ABOVE PHOTO: New Philadelphia police commissioner Danielle Outlaw (AP Photo/Craig Mitchelldyer, File)
By Mark Scolforo
Philadelphia appointed a new police chief to lead the troubled department that has been plagued by sexual harassment lawsuits and racial discrimination — issues she will be suited to tackle with “conviction,” Mayor Jim Kenney said Monday.
Democratic Mayor Jim Kenney announced his choice of Portland Chief Danielle Outlaw to fill the job, which has been open since August when the last commissioner abruptly resigned amid a scandal.
Outlaw spent nearly two decades with the police department in Oakland, California, before being named Portland’s chief more than two years ago, becoming the first Black woman to hold that job.
“I am appointing Danielle Outlaw because I am convinced she has the conviction, courage and compassion needed to bring long-overdue reform to the department,” Kenney said in a statement. “After meeting and speaking with her at length, I came away confident that Danielle Outlaw possesses the strength, integrity and empathy vital to the tasks ahead.”
Kenney said Outlaw will focus on addressing racism and gender discrimination and “horrid instances of sexual assault on fellow officers.”
“These are issues that too often negatively impact women — especially women of color — within the department,” Kenney said.
Richard Ross Jr. resigned as Philadelphia’s police commissioner last summer, after allegations were made that members of his department engaged in sexual harassment and racial and gender discrimination against two women serving in the ranks.
One of the women said she once had an affair with Ross. In August, a Kenney spokeswoman said Ross knew about the alleged harassment and failed to respond adequately.
Christine Coulter served as interim commissioner during a search for Ross’ replacement, becoming the first woman to hold the title. Kenney thanked her Monday for stepping in “during a difficult time and lead the force with grace, professionalism and expertise.”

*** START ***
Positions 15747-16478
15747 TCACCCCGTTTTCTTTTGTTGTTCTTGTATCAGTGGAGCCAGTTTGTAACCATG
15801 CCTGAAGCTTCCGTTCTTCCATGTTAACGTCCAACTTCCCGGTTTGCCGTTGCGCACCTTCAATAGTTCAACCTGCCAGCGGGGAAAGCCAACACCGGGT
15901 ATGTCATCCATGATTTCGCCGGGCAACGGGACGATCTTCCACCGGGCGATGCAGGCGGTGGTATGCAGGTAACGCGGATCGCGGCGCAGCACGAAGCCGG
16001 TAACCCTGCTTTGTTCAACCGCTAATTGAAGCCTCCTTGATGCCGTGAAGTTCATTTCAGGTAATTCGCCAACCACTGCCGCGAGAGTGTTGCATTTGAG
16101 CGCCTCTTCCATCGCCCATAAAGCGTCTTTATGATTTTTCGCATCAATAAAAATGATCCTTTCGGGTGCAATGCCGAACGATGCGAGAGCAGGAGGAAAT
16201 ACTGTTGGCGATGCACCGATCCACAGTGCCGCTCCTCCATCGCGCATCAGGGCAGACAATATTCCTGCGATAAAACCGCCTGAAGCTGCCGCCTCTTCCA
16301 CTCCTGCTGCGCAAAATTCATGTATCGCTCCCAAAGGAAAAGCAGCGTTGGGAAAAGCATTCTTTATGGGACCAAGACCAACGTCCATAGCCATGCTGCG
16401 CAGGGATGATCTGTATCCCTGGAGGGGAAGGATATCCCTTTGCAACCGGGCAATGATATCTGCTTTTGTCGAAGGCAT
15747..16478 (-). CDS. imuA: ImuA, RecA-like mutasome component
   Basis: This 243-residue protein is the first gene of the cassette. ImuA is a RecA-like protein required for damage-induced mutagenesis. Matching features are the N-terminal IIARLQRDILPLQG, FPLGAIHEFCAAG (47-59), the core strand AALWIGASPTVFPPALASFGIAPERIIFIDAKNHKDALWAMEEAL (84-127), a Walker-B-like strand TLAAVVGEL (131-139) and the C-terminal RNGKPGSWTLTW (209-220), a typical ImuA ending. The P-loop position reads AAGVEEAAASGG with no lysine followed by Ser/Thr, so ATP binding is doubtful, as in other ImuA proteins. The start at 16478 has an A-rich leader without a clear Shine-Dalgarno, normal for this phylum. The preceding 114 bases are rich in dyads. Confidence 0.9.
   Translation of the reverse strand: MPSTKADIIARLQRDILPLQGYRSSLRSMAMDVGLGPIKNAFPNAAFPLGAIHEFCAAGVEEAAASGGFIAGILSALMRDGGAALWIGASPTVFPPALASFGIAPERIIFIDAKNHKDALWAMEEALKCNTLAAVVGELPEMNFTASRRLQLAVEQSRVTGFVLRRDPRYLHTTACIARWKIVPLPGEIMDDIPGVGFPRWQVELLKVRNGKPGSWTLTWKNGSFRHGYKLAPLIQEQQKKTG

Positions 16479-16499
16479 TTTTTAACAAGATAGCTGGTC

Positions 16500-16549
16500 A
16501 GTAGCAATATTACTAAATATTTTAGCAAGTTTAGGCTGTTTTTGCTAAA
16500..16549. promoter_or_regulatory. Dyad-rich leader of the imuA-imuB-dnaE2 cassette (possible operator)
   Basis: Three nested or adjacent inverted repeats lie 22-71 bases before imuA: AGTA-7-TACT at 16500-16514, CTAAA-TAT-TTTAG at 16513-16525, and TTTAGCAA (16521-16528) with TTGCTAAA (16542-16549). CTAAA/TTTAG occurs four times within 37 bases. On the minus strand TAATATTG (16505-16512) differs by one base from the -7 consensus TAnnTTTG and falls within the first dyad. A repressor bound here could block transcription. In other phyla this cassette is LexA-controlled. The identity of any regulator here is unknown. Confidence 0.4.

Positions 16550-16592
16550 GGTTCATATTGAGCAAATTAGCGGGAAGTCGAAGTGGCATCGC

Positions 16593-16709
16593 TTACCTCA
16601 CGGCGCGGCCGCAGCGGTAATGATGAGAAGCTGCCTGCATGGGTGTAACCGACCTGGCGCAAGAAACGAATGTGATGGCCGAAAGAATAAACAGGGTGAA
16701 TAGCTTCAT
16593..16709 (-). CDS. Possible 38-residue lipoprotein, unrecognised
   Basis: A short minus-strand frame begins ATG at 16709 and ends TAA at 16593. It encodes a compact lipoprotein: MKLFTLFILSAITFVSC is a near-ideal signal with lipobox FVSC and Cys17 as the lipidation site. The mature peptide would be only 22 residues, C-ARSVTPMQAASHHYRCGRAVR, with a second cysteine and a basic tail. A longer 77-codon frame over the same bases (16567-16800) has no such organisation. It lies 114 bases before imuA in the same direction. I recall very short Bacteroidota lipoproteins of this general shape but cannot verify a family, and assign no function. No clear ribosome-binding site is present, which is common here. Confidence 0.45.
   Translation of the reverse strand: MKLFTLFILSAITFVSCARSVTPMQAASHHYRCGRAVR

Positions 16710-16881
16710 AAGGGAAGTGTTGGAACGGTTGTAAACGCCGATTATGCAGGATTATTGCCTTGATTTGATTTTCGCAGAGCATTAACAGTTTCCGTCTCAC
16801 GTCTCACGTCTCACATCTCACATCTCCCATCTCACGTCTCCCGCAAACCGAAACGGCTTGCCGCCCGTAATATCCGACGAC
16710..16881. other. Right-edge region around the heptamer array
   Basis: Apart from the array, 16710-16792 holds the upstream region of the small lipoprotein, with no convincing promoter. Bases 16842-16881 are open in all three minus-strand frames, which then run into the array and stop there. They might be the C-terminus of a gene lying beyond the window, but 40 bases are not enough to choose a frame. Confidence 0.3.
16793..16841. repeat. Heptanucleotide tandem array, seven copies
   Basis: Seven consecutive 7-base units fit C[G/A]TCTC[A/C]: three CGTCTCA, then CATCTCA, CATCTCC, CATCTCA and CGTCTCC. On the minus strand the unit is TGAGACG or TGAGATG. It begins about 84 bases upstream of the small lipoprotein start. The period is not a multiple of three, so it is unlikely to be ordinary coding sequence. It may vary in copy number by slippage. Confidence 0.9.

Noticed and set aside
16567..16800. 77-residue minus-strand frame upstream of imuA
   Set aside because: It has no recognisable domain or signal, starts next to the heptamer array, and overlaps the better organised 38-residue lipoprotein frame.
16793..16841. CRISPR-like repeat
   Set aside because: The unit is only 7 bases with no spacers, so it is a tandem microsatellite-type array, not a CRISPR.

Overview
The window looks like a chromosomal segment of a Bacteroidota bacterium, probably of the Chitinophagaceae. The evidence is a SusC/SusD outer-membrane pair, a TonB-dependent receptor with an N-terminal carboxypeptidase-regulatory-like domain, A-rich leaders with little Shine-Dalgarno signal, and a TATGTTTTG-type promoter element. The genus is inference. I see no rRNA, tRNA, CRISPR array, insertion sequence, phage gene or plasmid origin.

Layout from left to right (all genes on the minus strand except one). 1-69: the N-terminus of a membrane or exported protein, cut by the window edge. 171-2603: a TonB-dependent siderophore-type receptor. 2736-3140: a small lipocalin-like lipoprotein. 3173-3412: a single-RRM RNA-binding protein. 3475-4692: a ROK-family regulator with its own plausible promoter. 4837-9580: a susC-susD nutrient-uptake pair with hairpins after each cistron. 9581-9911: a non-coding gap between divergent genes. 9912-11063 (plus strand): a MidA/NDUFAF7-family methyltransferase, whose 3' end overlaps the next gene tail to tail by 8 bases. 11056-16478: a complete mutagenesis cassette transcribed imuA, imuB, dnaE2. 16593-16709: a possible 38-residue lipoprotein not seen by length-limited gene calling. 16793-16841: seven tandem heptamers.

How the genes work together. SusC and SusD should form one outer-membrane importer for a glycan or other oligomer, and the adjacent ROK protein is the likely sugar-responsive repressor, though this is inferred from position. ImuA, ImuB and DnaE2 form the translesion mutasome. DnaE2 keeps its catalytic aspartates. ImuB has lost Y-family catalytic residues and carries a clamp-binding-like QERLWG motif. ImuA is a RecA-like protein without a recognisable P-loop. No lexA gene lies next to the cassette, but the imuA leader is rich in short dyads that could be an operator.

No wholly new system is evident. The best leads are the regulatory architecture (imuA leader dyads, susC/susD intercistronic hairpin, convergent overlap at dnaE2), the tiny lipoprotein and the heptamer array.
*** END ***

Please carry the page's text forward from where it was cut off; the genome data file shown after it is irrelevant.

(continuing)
Outlaw called her new job, which she’ll start on Feb. 10, a privilege and discussed her hopes of reforming the department and the public’s perception of it.
“Modern policing is data-driven, but the paramount factor is not so easily quantified: trust — the trust residents have that their police force will keep them safe and treat them with respect,” Outlaw said in a statement released by the mayor’s office. “I am convinced that trust can be restored, here and across the nation.”
In Portland, Democratic Mayor Ted Wheeler brought in Outlaw to bring stability to a department that had experienced a revolving door of leadership, making her the fifth person to in the chief’s job in less than three years.
After being Oakland’s deputy chief, Outlaw took over a Portland department that has struggled to recruit and retain police officers. She relaxed hiring and grooming standards for the bureau amid a critical staff shortage.
The Portland department has been criticized for its handling of protests and clashes between right-wing groups who come to the liberal city and the counter-protesters who show up to confront them.